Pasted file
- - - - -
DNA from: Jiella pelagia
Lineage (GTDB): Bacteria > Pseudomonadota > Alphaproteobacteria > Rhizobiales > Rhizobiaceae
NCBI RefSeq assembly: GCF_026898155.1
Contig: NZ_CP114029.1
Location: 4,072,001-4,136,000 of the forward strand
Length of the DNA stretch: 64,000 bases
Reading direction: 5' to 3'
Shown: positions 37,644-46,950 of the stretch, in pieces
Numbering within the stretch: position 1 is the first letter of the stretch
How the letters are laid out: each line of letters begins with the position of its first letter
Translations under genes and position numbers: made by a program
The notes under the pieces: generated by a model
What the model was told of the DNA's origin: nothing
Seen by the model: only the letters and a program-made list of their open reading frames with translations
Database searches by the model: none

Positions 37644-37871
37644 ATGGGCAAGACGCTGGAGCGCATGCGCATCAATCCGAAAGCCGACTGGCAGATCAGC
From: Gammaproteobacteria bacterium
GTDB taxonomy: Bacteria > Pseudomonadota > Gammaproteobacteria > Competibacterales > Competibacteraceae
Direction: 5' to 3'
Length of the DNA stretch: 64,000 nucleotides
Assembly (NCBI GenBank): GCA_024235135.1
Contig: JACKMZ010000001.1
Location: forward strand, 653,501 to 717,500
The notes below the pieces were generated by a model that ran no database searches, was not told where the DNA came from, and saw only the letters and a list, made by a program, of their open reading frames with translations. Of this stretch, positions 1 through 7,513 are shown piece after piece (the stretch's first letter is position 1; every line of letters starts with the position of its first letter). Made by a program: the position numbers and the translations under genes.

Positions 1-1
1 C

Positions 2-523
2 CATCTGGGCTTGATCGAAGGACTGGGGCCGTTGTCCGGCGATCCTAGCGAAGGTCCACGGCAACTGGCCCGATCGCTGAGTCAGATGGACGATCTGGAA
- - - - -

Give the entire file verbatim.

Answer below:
DNA from: Jiella pelagia
Lineage (GTDB): Bacteria > Pseudomonadota > Alphaproteobacteria > Rhizobiales > Rhizobiaceae
NCBI RefSeq assembly: GCF_026898155.1
Contig: NZ_CP114029.1
Location: 4,072,001-4,136,000 of the forward strand
Length of the DNA stretch: 64,000 bases
Reading direction: 5' to 3'
Shown: positions 37,644-46,950 of the stretch, in pieces
Numbering within the stretch: position 1 is the first letter of the stretch
How the letters are laid out: each line of letters begins with the position of its first letter
Translations under genes and position numbers: made by a program
The notes under the pieces: generated by a model
What the model was told of the DNA's origin: nothing
Seen by the model: only the letters and a program-made list of their open reading frames with translations
Database searches by the model: none

Positions 37644-37871
37644 ATGGGCAAGACGCTGGAGCGCATGCGCATCAATCCGAAAGCCGACTGGCAGATCAGC
From: Gammaproteobacteria bacterium
GTDB taxonomy: Bacteria > Pseudomonadota > Gammaproteobacteria > Competibacterales > Competibacteraceae
Direction: 5' to 3'
Length of the DNA stretch: 64,000 nucleotides
Assembly (NCBI GenBank): GCA_024235135.1
Contig: JACKMZ010000001.1
Location: forward strand, 653,501 to 717,500
The notes below the pieces were generated by a model that ran no database searches, was not told where the DNA came from, and saw only the letters and a list, made by a program, of their open reading frames with translations. Of this stretch, positions 1 through 7,513 are shown piece after piece (the stretch's first letter is position 1; every line of letters starts with the position of its first letter). Made by a program: the position numbers and the translations under genes.

Positions 1-1
1 C

Positions 2-523
2 CATCTGGGCTTGATCGAAGGACTGGGGCCGTTGTCCGGCGATCCTAGCGAAGGTCCACGGCAACTGGCCCGATCGCTGAGTCAGATGGACGATCTGGAA